Recently, a patient had a complex allergic reaction in the form of a rash. I was quite stymied in figuring out what was causing it. Ultimately, I identified her thiazide diuretic as the culprit, specifically the sulfonamides in it. Sure enough, the rash cleared when she discontinued the medication.
A few weeks ago, the patient’s husband asked me, “what is the mechanism of a ‘sulfa allergy’? Does it mean [his wife] can never take a sulfur-based medication again?” I didn’t know the answer to his questions, as I had never given the subject much thought. Thus, I became curious and did some research into the topic.
I discovered that, in most cases, the patient is allergic to sulfonamide medications exclusively. A sulfa allergy doesn’t mean an adverse reaction to everything containing sulfur (such as food products). Sulfur itself is present in most proteins and genetic material. Furthermore, sulfur is an essential component to environmental functions such as the global sulfur cycle.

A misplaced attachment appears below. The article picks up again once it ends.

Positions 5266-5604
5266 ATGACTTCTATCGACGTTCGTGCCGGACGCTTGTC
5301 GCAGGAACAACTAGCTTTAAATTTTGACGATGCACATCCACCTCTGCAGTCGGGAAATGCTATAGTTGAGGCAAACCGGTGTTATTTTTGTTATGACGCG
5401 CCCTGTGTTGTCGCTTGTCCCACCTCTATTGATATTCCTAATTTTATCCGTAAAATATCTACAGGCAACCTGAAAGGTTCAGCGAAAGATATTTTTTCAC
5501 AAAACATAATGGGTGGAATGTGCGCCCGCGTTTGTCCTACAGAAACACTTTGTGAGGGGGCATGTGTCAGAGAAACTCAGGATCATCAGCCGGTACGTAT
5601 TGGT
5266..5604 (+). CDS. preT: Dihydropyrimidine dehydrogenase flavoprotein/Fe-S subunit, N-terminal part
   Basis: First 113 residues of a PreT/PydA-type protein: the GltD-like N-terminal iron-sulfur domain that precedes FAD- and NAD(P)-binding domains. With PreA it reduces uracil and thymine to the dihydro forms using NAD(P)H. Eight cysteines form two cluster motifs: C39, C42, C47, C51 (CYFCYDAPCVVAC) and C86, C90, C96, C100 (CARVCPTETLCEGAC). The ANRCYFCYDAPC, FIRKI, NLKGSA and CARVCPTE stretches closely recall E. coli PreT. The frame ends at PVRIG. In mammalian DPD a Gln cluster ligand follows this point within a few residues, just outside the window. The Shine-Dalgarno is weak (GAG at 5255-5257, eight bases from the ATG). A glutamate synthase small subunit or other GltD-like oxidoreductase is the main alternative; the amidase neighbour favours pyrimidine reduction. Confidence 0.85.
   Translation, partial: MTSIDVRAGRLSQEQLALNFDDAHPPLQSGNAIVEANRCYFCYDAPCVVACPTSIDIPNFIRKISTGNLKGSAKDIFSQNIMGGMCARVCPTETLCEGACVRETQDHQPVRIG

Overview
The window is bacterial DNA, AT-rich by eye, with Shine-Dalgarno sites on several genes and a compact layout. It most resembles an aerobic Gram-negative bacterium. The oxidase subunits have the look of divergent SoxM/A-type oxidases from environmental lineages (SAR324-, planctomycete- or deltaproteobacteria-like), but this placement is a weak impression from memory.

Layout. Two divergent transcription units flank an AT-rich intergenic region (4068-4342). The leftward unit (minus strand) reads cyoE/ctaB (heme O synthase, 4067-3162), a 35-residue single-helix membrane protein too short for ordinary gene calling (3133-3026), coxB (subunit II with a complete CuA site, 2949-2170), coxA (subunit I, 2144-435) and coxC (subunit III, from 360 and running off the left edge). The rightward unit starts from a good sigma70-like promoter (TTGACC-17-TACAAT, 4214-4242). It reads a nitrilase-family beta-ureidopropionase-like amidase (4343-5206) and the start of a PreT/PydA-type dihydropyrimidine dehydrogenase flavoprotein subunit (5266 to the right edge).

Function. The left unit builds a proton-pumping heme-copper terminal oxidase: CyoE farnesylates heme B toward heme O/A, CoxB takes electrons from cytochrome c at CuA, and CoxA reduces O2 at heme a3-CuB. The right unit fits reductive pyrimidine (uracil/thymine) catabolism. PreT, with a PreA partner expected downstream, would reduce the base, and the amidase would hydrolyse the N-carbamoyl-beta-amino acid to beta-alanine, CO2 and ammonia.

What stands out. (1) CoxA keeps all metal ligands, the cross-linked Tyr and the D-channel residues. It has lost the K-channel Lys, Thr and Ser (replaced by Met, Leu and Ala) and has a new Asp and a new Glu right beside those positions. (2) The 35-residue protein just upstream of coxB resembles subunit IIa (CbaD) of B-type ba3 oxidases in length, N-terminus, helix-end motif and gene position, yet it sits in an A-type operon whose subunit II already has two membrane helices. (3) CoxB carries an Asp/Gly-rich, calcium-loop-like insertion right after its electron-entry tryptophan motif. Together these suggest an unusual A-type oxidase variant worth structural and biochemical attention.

Conversely, sulfonamides are the molecules only used in medications. There are two classes of sulfonamide medications: antimicrobial and non-antimicrobial. The former is the more allergenic of the two. A sulfa allergy is pretty rare, affecting only 3.4% of the population.
Patients who are very sensitive to sulfonamides (e.g. HIV patients) have an increased concentration of reactive metabolites. So do people with slower drug metabolism (slow acetylators). Metabolites are the byproducts of the liver’s partial breakdown of sulfonamide. This process can bind proteins in the serum and become “immunogenic”.
What are the risks of non-antimicrobial sulfonamides? These medications (loop diuretics, sulfonylureas, dapsone) seem less likely to produce an immune system response. If a patient is allergic to sulfonamide antibiotics, the non antibiotics are not necessarily unsafe to use. But in cases where severe reactions occur, use caution. The same holds true for patients allergic to non-antimicrobial sulfonamides: discontinue use if you have a severe reaction.